American doctors quickly picked up the RK technique and have performed tens of thousands of the operations. All in all, the results have been surprisingly good. The professional doomsayers who predicted indiscriminate surgery and disastrous complications have, for the most part, been proven wrong.

Most people who undergo the procedure are quite happy with the results, and many recommend the operation to their friends. But even though many patients seem pleased with RK, the medical profession is divided over the ethics of the procedure. Most ophthalmologists are loath to slice into a healthy eye. Nearsightedness, after all, is not a disease. The myopic eye is not sick.

Some doctors opposed to the procedure point out that, historically, eye surgery has been generally reserved for pathological conditions such as cataracts and glaucoma. Doctors taking the other view point out that, historically again, there wasn’t much that could be done to the eye through surgery except for those pathological conditions. Today, there is; there is RK, cosmetic surgery for the eyes. After all, they add, cosmetic surgery is big business.

Cosmetic surgeons say they help heal a patient’s self-esteem by correcting a physical condition that has caused the patient emotional pain. Their attitude is that whether that emotionally disturbing condition be a weak chin, a large nose, or nearsighted eyes, if it can be fixed and the patient desires it, they are willing to fix it.

When Things Go Wrong

The problem is that not all RK procedures turn out the way they were supposed to. Some patients are overcorrected, leaving them farsighted instead nearsighted. Some are not corrected enough, leaving them still nearsighted, sometimes as much as before the surgery. In either case, the patient has had the joy of paying for an operation that did not work, and then having to go out and buy brand-new glasses.

Even when the results are more successful, some patients complain of excessive glare or fluctuating vision, especially during the first few months after the surgery.

One of the problems with the RK technique is that the final result depends on how the patient heals, and no two people heal exactly the same way.

Another point to consider: Because of their nearsightedness, some patients over age 40 are able to read and do other close work without glasses. But when they have RK, they usually lose that ability to read without glasses. They have traded their good reading vision for good distance vision. Of course, they can still read, but now only with glasses.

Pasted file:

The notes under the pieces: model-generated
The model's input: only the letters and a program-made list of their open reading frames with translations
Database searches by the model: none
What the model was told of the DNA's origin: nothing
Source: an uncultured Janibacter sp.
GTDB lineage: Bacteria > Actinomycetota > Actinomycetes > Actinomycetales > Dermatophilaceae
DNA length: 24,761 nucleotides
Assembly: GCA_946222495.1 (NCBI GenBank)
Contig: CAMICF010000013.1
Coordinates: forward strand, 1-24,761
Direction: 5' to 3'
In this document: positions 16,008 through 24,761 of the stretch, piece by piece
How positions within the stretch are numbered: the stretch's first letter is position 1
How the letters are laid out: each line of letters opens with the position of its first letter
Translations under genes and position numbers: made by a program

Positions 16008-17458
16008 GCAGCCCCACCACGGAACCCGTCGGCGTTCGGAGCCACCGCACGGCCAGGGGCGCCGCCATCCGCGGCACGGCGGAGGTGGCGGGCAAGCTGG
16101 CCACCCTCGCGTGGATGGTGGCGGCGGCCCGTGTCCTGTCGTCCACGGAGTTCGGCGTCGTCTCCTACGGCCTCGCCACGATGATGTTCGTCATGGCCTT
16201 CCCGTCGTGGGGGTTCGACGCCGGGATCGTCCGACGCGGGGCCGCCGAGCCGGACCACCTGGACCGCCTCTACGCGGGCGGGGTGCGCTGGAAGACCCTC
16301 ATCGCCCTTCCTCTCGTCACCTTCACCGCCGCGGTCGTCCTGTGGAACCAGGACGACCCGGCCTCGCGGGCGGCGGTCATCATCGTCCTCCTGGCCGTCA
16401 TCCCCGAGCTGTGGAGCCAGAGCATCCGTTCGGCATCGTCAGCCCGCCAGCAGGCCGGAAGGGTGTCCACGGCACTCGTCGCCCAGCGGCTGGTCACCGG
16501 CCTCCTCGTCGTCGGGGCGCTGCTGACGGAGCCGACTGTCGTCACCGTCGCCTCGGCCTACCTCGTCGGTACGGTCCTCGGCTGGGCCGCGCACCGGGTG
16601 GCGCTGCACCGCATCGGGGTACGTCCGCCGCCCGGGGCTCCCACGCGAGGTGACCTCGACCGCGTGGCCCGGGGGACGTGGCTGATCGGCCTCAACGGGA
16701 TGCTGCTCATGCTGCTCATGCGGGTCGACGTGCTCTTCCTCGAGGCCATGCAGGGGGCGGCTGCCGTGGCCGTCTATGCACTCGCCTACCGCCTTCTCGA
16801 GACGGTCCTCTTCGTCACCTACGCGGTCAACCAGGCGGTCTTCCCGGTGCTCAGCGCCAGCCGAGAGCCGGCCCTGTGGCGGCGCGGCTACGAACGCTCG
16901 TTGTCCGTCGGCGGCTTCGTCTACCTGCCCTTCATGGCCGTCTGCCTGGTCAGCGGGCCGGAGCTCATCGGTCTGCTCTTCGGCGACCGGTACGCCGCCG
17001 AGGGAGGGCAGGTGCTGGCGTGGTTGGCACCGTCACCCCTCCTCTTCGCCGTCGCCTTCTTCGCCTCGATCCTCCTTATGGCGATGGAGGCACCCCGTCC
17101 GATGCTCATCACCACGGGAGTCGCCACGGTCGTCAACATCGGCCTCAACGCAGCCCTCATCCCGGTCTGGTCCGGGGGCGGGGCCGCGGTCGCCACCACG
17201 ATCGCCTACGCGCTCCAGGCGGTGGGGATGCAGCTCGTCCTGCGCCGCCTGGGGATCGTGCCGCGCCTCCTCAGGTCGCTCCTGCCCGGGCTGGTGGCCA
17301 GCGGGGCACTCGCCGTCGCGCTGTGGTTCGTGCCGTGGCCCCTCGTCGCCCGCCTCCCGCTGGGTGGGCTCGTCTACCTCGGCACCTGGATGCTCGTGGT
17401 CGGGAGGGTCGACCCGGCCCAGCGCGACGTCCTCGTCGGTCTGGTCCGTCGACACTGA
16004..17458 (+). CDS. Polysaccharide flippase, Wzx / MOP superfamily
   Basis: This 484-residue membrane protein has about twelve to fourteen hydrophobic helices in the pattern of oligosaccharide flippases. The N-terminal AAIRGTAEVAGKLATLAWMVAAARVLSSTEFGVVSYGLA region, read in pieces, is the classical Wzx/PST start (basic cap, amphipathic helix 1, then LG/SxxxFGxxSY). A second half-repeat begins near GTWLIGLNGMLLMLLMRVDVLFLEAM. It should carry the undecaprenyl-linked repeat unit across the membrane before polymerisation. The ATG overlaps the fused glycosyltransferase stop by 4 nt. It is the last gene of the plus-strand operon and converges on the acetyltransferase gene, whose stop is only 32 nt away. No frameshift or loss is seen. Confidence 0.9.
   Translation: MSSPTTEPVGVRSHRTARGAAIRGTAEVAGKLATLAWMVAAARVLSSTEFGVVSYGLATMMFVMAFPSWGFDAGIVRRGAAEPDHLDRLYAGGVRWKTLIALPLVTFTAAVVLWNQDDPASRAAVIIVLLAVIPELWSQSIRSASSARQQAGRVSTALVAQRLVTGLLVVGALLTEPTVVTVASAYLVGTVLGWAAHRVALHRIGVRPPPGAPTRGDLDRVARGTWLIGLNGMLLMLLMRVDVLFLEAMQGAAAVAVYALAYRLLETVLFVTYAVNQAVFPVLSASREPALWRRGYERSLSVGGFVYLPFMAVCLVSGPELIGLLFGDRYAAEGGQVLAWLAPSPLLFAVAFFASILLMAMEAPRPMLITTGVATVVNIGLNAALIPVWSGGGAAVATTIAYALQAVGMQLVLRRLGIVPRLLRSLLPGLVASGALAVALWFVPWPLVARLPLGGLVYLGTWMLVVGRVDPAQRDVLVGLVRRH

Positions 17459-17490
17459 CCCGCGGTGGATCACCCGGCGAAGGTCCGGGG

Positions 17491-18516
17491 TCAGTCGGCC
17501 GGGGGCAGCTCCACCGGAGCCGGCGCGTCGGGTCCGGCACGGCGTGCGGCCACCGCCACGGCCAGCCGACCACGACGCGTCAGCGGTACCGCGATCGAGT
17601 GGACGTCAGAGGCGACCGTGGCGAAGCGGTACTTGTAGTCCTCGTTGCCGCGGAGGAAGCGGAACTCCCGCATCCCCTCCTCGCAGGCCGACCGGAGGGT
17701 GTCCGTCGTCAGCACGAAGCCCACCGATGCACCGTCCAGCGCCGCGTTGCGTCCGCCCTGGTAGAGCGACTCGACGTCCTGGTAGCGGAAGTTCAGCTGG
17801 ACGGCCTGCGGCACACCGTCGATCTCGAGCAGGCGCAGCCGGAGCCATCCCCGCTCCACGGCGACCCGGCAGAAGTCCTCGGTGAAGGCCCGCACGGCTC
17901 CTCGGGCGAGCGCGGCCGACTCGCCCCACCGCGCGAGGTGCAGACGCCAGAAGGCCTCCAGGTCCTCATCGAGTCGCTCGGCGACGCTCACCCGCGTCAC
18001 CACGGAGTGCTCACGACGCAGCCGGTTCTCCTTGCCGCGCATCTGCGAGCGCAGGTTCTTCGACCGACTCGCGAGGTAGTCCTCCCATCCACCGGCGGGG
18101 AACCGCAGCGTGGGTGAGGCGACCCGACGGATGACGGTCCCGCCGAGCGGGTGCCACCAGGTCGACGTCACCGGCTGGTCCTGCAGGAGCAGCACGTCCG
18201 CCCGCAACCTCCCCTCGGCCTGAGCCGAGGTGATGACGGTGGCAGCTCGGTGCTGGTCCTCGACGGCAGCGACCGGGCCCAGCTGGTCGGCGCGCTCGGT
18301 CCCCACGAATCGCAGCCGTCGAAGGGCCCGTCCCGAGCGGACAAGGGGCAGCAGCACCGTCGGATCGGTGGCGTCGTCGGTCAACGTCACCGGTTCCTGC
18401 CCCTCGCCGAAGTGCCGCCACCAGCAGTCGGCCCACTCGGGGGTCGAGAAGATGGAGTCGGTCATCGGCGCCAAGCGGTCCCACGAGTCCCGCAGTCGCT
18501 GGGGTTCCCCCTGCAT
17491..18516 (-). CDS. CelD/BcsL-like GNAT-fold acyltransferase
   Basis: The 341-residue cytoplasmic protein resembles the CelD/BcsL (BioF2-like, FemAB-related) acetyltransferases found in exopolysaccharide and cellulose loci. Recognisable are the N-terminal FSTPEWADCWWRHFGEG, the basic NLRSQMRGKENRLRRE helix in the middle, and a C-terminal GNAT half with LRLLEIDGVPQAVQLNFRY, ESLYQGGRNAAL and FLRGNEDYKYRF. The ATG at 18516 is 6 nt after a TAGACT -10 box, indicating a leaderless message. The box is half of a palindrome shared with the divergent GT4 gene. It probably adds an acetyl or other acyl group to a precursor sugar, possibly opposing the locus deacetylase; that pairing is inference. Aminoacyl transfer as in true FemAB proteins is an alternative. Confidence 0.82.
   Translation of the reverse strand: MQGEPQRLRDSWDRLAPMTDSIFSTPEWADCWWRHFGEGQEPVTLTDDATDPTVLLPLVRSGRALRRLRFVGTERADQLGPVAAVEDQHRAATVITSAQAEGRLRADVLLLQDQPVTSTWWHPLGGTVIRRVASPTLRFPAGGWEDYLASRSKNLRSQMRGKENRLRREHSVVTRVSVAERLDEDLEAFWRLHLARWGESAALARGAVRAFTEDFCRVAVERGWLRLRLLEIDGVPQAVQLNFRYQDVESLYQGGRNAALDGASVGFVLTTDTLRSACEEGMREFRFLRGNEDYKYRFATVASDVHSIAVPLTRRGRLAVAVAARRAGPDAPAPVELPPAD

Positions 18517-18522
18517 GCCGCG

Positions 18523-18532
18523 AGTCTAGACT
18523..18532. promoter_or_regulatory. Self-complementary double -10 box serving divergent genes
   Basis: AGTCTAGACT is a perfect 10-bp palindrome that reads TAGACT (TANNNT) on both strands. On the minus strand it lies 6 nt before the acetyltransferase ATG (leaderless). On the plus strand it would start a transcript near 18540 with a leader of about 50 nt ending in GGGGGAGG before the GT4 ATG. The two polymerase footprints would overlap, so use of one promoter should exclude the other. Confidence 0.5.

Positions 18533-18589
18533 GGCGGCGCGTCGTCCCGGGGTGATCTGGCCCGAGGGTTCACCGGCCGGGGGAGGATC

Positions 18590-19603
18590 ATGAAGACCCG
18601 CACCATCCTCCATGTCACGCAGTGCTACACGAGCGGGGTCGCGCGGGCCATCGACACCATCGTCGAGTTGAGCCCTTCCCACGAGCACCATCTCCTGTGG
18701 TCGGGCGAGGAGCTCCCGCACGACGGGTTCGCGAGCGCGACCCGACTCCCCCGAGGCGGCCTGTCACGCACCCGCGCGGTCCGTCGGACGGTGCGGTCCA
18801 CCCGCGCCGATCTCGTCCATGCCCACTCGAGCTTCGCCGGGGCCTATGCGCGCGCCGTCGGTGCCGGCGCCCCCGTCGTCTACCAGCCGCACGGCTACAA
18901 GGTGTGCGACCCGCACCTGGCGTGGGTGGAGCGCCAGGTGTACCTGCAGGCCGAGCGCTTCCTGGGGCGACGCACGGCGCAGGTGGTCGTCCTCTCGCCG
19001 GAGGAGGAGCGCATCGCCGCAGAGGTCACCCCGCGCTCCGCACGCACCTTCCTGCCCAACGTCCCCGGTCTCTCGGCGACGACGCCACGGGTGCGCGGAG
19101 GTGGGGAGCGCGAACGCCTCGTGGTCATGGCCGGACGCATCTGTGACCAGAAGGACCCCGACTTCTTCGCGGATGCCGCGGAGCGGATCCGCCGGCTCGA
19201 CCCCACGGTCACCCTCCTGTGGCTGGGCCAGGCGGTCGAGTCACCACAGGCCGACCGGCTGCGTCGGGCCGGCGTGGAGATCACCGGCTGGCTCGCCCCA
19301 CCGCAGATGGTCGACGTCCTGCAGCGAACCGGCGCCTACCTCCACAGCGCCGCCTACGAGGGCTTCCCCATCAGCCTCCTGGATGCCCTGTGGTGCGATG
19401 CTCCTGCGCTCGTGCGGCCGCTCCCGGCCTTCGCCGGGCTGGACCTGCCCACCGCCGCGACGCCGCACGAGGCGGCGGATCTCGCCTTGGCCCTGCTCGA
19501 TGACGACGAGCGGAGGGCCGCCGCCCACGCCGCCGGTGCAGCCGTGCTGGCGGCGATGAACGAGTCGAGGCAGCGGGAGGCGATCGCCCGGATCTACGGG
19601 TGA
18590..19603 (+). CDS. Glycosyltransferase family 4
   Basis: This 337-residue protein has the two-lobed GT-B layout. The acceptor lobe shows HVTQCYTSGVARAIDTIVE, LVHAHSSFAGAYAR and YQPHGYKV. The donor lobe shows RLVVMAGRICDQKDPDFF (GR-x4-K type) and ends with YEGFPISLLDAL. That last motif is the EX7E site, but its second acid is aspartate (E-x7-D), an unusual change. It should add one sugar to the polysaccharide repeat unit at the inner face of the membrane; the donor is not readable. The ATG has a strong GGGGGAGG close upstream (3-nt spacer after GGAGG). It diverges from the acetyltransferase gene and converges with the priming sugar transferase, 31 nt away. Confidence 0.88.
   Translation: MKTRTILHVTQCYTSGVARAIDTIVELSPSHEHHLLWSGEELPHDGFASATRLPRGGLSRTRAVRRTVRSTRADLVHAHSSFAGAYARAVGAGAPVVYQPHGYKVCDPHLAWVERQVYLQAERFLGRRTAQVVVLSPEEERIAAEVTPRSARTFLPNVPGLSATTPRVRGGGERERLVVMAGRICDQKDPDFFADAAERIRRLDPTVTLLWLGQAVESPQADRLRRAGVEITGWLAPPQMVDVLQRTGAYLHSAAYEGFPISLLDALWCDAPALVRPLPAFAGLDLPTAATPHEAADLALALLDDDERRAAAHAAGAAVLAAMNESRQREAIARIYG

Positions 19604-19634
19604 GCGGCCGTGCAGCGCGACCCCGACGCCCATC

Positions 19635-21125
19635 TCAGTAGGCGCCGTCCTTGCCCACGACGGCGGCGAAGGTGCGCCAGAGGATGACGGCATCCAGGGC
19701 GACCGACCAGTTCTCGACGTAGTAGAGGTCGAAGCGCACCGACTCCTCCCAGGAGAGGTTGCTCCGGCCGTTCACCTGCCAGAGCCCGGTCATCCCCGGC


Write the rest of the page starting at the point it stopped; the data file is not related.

Alternatives to Radial Keratotomy

For several years before Dr. Fyodorov introduced RK, Dr. Jose Barraquer of Bogota, Colombia, had been reshaping eyes with a group of delicate and precise surgical procedures known as keratophakia and keratomileusis. While Dr. Fyodorov’s RK technique is best suited to people with a small or moderate amount of nearsightedness, Dr. Barraquer’s procedures work best for people with a high degree of hyperopia (farsightedness) or myopia.

His procedures, however, require both great surgical expertise and computer-controlled equipment. That’s part of the reason the techniques have not caught on in North America. They are exceedingly difficult to master.

Another technique, called epikeratophakia, has also gained some attention. And an even newer procedure, called laser corneal sculpting, is also being investigated.

Let’s look at each one separately.


Keratophakia is used to correct a hyperopic, or farsighted, person’s vision, usually after cataract surgery. Instead of implanting an intraocular lens, a donor cornea is obtained from an eye bank and then rapidly frozen. This frozen cornea is then placed on a lathe and precisely cut to form a small lens called a lenticule. The lenticule has to be cut in just such a way that it overcomes the patient’s farsightedness.

Once the lenticule has been made, the front half of the patient’s own cornea is shaved off with a sharp intrument known as a microkeratome. This functions much like a carpenter’s plane used to shave or smooth a piece of wood.

The lenticule is then placed over the remaining cornea.

After that, the “shaving” of cornea that was removed from the eye with the microkeratome is replaced over the lenticule and sewn on using extremely fine nylon sutures.